The Cairo Criminal Court on Monday reportedly ordered the release of former Egyptian president Hosni Mubarak [Al Jazeera profile; JURIST news archive] in a long-pending corruption case. His lawyer said that he could be released within days [WP report], which would the first time he was free in more than two years. It is unclear how Mubarak's release will affect a divided Egypt, which has been subject to a state of emergency for the last week amid violent clashes [JURIST report] and increased killings.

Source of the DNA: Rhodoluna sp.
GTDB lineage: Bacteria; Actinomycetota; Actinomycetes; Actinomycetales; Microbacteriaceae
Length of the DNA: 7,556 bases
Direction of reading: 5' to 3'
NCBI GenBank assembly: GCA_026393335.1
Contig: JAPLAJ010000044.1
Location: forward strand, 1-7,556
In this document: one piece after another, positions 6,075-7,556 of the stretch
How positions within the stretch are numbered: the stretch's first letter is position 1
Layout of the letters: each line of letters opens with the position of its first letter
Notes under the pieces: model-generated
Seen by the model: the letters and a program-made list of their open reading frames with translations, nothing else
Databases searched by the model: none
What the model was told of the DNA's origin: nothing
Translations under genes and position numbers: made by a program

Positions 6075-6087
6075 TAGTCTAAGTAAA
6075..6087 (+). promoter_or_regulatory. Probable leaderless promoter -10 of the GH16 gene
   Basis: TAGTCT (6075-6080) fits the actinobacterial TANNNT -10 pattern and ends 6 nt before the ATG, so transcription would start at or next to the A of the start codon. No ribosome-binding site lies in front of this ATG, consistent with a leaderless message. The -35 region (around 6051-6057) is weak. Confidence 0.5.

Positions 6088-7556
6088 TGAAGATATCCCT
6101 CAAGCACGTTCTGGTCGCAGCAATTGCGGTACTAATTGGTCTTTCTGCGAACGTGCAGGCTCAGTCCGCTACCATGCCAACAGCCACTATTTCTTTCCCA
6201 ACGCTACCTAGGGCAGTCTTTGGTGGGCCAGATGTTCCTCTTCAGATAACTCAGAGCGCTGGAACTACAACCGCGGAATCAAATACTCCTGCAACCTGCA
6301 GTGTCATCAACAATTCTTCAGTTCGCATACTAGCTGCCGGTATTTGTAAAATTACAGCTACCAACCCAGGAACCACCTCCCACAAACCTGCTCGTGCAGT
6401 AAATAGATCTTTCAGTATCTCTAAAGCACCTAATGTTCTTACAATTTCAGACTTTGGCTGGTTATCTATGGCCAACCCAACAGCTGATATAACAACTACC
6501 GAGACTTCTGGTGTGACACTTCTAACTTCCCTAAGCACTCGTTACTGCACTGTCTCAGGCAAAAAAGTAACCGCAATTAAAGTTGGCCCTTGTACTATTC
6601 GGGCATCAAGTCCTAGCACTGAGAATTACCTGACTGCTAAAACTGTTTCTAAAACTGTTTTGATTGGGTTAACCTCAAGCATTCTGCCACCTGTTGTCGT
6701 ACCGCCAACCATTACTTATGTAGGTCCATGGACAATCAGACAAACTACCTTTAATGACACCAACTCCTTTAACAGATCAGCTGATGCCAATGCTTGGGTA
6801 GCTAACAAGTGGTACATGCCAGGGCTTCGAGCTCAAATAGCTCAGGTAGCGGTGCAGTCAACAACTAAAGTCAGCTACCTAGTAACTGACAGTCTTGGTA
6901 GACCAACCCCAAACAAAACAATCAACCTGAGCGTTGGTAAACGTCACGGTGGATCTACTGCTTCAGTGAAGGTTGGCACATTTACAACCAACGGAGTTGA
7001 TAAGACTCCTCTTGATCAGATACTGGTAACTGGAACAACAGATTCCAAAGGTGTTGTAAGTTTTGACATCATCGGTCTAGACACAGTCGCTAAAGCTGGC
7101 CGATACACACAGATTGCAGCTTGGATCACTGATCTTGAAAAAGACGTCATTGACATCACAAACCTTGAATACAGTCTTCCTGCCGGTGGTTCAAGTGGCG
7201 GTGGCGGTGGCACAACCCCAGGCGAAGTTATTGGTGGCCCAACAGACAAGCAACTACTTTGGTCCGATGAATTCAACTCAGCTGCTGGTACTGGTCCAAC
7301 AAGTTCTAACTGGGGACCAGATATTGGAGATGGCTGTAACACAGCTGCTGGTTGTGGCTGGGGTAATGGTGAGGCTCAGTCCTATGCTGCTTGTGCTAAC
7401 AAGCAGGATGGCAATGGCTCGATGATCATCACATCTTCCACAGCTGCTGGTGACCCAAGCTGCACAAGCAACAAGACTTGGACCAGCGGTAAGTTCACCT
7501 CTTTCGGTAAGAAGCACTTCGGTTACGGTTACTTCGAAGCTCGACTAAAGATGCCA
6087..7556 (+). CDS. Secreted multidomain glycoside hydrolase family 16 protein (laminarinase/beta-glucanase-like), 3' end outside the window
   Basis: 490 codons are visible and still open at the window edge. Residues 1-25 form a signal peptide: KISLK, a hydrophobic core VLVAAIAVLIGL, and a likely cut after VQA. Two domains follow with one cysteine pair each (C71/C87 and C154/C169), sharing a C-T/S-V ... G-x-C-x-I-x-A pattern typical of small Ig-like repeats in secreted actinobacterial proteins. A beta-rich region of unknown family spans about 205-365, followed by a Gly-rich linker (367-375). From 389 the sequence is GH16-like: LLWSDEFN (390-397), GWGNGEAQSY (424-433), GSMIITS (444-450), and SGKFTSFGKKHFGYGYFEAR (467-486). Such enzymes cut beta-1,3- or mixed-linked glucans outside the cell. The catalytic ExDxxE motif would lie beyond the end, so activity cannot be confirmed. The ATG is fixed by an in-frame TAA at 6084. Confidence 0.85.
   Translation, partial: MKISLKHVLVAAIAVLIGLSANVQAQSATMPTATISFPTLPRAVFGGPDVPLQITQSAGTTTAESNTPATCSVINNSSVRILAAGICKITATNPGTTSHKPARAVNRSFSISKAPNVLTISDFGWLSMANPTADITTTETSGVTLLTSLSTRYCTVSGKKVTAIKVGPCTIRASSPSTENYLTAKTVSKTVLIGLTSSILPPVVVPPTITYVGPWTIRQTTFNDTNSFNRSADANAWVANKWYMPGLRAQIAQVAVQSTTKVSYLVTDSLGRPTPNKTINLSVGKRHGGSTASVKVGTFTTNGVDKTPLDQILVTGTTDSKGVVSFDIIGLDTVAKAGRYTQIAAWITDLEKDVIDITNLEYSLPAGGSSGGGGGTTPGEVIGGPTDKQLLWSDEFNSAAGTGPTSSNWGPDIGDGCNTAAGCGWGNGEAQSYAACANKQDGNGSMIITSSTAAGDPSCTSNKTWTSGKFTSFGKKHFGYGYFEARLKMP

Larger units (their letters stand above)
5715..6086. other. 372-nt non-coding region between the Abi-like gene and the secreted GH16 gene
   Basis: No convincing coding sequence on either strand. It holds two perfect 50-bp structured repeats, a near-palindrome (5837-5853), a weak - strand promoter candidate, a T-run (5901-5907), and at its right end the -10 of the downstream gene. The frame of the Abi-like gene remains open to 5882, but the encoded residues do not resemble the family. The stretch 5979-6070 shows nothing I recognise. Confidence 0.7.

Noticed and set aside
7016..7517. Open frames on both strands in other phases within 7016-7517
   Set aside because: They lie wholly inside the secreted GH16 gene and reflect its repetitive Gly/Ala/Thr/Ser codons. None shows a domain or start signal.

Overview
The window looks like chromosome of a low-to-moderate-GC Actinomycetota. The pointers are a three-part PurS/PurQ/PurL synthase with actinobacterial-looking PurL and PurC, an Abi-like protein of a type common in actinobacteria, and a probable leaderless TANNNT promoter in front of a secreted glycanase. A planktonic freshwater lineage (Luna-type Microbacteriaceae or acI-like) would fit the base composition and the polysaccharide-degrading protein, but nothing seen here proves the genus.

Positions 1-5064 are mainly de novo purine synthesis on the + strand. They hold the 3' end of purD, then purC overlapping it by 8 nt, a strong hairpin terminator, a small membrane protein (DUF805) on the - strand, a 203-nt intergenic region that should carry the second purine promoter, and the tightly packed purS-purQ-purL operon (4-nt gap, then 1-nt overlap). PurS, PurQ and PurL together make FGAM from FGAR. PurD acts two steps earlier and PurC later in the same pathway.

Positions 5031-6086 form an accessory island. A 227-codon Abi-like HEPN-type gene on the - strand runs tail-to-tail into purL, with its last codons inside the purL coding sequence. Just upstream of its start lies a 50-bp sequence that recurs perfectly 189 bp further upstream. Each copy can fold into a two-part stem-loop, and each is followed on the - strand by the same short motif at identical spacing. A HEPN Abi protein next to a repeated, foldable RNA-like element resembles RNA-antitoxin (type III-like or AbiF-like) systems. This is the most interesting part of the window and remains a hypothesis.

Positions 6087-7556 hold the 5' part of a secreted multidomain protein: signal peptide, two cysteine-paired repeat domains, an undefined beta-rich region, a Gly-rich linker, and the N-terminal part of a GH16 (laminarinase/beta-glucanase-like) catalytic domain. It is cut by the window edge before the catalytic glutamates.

Mubarak and members of his former government have been the subject of controversial judicial proceedings since the start of the Egyptian Revolution [JURIST backgrounder] in 2011. In February an Egyptian court ordered the release [JURIST report] of Mubarak's former chief of staff. In January an Egyptian appeals judge overturned Mubarak's conviction [JURIST report] and life sentence and ordered a retrial for the former president on the charge of failure to prevent the killing of more than 800 protesters in 2012. Also in January former culture minister Farouq Hosni was acquitted of charges [JURIST report] of corruption and illegal enrichment. Last August the former secretary for the Mubarak's political party, Safwat El-Sherif, was referred to a criminal court [JURIST report] for abusing his office by obtaining real estates at discounted prices and illegally obtaining $49.2 million. In July an Egyptian court rejected pleas to release [JURIST report] Mubarak's two sons while they await trial, although their lawyer argued they were detained unlawfully for longer than permissible under Egyptian law. Gamal and Alaa Mubarak, along with seven others, were charged [JURIST report] with stock market fraud, using unfair trading practices and illegally manipulating the market.